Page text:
However, an adult cannot interact with a child without the child trusting the adult simply because they are an adult. Therefore, any sexual encounter will involve grooming (I have said before grooming can be voluntary or involuntary), and therefore coercion and bias. There is no way for a child to seek out a sexual encounter without the same sort of belief-interference that they are claiming is responsible for the feeling of trauma. Children would not naturally seek out sex with adults unless an adult is leading them that direction, or there is something else going on. In other words, it is very uncommon. It is also preposterous to think that the children that will not be harmed will somehow, miraculously be paired with adults who accept these boy love philosophies. It is similarly preposterous to think that anyone can identify what children will or will not be harmed by it. There is no crystal ball there. The logic does not add up.

That is what the article is arguing: The same premise of their philosophy, that boy love (older individuals having what most, including myself, consider an inappropriate relationship with young boys) is a safe and natural part of growing up. My experience with that kind of argument is that it is blatantly and obviously self-serving. It is obviously biased for a group of people with attraction towards children, particularly boys, to be arguing that sexual acts with boys is okay if the boys want it and the act is about love. I daresay the authors of the site, and of the articles, have no way of proving they have no self-interest in making the claims they do.


It is natural for a child to seek out curiosity-indulging experiences involving sex with other children. This is extremely common. In the vast majority of these cases involving peers, there is no harm done. It is also natural with an older child, if they have access to younger children, to experiment in a similar way, though many of these cases involve harm to the younger child (a third of child sexual abuse cases involve juvenile perpetrators). Those result in a bit more harm, because of the lack of equality. It is still mostly benign. However, when an adult enters the picture, the lack of equality becomes pronounced enough that there is no way for a child in most cases to be making relationally-oriented decisions without some sort of leading on the adult's part.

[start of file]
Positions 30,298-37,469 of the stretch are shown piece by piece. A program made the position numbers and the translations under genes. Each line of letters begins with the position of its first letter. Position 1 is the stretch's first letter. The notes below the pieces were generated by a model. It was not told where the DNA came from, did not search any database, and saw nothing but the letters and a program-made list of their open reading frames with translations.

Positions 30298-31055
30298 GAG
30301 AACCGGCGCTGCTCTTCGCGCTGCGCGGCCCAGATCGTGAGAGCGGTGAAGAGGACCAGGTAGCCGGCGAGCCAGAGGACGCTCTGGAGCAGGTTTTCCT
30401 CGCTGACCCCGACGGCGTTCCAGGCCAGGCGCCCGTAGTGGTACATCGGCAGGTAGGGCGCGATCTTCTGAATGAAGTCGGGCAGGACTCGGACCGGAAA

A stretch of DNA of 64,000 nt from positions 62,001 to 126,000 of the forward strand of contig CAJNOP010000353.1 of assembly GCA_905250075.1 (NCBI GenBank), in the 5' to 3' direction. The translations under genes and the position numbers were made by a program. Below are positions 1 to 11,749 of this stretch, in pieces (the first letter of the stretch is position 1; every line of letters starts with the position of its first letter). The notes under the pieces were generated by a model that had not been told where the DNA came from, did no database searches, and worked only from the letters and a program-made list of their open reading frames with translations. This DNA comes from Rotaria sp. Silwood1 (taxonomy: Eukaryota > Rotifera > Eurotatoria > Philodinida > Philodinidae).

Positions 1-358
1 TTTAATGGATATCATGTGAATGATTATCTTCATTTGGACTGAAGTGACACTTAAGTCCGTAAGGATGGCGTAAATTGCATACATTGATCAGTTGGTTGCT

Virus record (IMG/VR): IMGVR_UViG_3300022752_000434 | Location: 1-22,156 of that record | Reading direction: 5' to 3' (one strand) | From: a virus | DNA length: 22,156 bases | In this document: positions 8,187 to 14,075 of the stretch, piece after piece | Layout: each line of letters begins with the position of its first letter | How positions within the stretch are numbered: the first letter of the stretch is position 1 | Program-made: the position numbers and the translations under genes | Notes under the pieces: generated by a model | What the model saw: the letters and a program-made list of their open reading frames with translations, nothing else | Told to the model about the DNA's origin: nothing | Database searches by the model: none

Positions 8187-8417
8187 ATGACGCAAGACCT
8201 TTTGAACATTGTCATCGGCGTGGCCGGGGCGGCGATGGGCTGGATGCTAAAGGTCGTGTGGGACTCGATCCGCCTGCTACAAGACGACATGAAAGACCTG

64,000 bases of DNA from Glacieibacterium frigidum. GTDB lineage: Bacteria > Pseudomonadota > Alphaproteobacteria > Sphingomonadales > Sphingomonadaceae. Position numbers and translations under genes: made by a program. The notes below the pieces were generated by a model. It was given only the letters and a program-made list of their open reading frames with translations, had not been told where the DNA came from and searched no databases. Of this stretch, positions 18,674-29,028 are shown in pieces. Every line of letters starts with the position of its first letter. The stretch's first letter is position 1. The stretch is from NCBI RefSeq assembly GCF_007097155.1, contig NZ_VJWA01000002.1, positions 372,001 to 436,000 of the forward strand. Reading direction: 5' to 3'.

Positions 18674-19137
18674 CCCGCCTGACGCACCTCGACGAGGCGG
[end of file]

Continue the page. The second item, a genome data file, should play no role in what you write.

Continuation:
At minimum, childhood sexual encounters with adults have a very high risk of harm, not only because of the potential time lapse in the event and the harm being recognized as such, not only because of the genuine, un-interfered with feelings of the child both during and after, but because so much literature shows us the self-described feelings of the child, as a child, as an adult, etc. In victim's own words it is harmful, and those statements are made both with and without the sort of reaction cited by the article.

And because of that, their arguments fall on deaf ears to those capable of thinking logically and rationally. There is a reason most of society views sexual interactions between children and adults as taboo. Using big words and fancy writing to argue otherwise does not convince anyone capable of using logic to assess all of the facts and all of the arguments. Like it or not, they have the freedom of speech to say whatever they wish. In that much, they are correct. But it is still illegal, and for a very good reason.

I went into reading this journal article with a great deal of hesitation. There were a large number of red flags: Would I question all I have learned in treatment because of it? Would it argue me away from believing that my actions were wrong? Would it change anything? Having read it and processed it, all I feel is disgust and sadness that people can write such preposterous things and dress it up as logic. The only good thing that came from reading it is affirming just how crazy, illogical, sad, and desperate it is to believe that a sexual act with a child could be a good thing. I have been there. I would not wish that kind of twisted belief on anyone.